Thursday, August 20, 2015

Minecraft on Kubernetes

This is a post about launching a minecraft server, inside docker, on a kubernetes cluster.

Why do this?

  • I have a 5 year old son 
  • we like to play games and build stuff with blocks
  • I'm interested in kubernetes
  • I saw this post on minecraft in docker 
  • I wanted to get to know minecraft and kubernetes better

Note: After I got this working, but before I posted this, I came across Julia Ferraioli's series of blog posts about minecraft, docker and kubernetes. These posts are good and you may want to check them out too.


One of the advantages of Docker is sharing. In the public docker hub, there were a few different minecraft builds available. I choose to reuse Geoff Bourne's (@itzg) dockerfile listed here. Its a great build that lets you specificy many server configuration options via environment variables so you don't have to worry about putting together a minecraft configuration file. With my container already created for me, getting minecraft up in kubernetes was easy.

Game on Kubernetes

First, you will need kubernetes cluster. Doesn't matter where your cluster is as the bueaty of kubernetes is this will work regardless of where your cluster is. Since I work at Centurylink Cloud, I used the scripts I created here to create my kubernetes cluster on CL cloud.

Kubernetes has the concept of pods. A pod in k8 is a logical grouping of one or more containers, zero or more storage volumes and an IP address. We will launch the above minecraft docker container in a pod in kubernetes. And, since minecraft isn't a clustered server, we only need to run one pod per minecraft server.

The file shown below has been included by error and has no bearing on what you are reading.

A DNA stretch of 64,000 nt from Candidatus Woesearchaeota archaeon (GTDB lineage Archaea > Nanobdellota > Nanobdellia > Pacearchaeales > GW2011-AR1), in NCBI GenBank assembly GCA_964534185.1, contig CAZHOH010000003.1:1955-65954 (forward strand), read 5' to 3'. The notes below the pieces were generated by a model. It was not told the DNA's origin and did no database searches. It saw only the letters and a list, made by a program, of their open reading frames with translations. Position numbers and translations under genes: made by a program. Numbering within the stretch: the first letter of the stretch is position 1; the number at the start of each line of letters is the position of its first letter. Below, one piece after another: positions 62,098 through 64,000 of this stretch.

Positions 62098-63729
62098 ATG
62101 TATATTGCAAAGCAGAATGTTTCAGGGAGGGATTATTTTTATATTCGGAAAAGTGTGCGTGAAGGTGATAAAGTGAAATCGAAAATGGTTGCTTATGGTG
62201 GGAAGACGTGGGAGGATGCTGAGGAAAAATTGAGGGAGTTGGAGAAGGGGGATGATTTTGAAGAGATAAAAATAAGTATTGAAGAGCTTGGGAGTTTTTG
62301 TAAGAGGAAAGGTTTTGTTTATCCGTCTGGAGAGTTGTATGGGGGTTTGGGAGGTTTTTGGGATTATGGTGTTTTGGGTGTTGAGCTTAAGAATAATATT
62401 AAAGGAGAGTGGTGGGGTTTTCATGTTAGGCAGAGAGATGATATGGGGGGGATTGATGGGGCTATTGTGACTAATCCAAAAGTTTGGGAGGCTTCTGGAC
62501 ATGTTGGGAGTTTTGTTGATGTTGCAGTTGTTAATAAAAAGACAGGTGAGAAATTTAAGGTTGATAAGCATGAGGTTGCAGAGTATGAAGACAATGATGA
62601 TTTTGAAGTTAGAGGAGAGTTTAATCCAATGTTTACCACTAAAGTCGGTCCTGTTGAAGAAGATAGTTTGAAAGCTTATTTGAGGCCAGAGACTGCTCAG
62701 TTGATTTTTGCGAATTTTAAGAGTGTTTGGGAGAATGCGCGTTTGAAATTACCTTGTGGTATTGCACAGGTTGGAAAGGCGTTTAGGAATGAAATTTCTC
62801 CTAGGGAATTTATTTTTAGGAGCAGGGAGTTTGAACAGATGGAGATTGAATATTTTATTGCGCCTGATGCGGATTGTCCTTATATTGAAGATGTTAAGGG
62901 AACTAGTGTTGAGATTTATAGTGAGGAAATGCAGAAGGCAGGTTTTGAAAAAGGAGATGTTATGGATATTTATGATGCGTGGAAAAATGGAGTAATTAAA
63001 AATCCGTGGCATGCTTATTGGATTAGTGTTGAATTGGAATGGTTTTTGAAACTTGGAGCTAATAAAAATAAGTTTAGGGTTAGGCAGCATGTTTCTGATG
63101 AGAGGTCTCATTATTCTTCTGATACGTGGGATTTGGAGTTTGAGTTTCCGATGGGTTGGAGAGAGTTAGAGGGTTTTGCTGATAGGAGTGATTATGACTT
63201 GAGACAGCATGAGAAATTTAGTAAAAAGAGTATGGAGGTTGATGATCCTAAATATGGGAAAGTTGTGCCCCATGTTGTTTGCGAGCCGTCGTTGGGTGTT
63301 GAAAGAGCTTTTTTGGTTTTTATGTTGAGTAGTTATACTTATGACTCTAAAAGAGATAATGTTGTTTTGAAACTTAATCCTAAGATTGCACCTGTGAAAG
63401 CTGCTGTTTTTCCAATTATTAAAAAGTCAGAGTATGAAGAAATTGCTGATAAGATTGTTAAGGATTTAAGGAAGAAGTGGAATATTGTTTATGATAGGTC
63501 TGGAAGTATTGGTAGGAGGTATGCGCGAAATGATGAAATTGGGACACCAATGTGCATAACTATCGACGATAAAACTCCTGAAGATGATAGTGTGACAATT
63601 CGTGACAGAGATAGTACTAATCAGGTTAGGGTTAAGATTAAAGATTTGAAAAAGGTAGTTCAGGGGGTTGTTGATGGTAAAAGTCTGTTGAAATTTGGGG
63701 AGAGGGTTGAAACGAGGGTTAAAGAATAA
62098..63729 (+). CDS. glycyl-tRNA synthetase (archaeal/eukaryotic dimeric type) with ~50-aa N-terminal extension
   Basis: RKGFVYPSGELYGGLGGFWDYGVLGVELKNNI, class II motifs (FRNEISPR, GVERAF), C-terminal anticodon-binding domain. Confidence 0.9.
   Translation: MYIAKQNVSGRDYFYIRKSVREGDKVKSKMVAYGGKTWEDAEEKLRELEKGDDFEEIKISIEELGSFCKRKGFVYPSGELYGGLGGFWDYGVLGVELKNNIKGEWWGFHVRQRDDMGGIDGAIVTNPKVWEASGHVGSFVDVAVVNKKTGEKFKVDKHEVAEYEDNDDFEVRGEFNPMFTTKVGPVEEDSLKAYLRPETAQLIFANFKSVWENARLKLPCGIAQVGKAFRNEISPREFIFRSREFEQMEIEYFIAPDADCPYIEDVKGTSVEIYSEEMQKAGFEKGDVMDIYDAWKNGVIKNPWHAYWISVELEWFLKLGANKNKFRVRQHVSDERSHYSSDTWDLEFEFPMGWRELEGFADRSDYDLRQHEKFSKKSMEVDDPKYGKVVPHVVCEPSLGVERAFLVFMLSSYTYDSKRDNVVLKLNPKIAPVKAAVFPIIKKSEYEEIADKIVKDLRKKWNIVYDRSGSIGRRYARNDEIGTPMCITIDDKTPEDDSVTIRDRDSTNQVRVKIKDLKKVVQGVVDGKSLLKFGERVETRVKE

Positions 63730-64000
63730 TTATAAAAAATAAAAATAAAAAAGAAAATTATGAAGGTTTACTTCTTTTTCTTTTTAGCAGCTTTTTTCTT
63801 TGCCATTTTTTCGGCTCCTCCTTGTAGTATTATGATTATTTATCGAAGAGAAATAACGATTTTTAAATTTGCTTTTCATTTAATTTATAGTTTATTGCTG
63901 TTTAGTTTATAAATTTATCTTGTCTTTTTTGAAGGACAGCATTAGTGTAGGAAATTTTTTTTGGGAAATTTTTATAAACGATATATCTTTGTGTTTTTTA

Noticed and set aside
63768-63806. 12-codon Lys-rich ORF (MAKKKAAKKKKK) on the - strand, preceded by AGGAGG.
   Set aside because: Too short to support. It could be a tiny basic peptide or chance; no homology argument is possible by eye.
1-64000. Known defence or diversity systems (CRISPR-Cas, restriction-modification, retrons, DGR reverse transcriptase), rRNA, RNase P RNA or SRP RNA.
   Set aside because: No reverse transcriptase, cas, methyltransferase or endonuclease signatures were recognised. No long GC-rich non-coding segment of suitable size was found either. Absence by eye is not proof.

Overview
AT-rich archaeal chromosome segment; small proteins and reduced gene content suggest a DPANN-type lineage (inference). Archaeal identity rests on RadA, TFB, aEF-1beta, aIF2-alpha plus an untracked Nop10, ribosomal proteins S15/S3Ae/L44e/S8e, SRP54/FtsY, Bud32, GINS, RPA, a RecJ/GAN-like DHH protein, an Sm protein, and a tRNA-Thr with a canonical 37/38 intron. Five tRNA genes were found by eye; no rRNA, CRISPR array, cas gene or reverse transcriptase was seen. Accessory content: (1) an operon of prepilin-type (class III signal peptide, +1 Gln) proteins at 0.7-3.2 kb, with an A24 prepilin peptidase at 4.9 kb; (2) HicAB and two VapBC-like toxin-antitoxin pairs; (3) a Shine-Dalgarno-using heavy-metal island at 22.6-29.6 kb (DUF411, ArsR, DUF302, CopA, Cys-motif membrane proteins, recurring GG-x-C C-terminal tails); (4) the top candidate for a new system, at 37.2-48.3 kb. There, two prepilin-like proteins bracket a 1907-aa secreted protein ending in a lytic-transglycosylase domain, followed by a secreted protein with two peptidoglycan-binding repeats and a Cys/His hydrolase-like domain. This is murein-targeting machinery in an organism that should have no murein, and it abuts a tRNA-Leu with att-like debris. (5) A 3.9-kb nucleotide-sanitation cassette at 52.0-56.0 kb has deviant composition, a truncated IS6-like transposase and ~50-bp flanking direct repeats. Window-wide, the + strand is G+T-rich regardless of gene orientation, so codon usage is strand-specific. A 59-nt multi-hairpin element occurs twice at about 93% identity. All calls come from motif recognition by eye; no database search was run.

Here is the yaml file I used to create this pod.
(Also located here:

apiVersion: v1
kind: Pod
  name: minecraft-server
    app: minecraft-server
  - name: minecraft-server
    image: itzg/minecraft-server
    - name: OPS
      value: madsurfer79
    - name: EULA
      value: "TRUE"
    - containerPort: 25565

You will want to at least change the username in the OPS ENV variable to be your minecraft username. This let's the server know who has admin privileges on the server. You can add more settings, like game type, minecraft version, etc as you wish. To see a more detailed list of what options are available, go check out here. Now, go create the minecraft server:


#Create pod
> kubectl create -f pod.yml

#See it up and running:
> kubectl get pods
NAME                      READY     STATUS    RESTARTS   AGE
minecraft-dfhse           1/1       Running   0          2h

#If you want this server to be reachable on the internet, you probably need to do some more things. If you are on a public cloud, like Centurylink, amazon or google, this is easy to do. Simply run:

kubectl expose pod minecraft-server --port=25565 --type=LoadBalancer

You will be given a public IP address, which you can see by running:

> kubectl get services


That is it. You and your friends can now play minecraft, inside docker, on kubernetes. 

A few things to note:
  • you may need to wait a few minutes while you wait for the external IP address to be published. 
  • you may also need to open up a firewall rule to this IP address and port. 
  • this isn't a durable configuration. If the pod dies, it won't come back online and the save games and world will be gone for ever. These problems are easily solved in kubernetes. We just need to add a replication controller and persistent storage. Perhaps, I'll work on that next and post it sometime. 



  1. Hello, I have browsed most of your posts. This post is probably where I got the most useful information for my research. Thanks for posting, maybe we can see more on this. Are you aware of any other websites on this subject. Minecraft shops

  2. I think this is an informative post and it is very useful and knowledgeable. therefore, I would like to thank you for the efforts you have made in writing this article. Minecraft Server List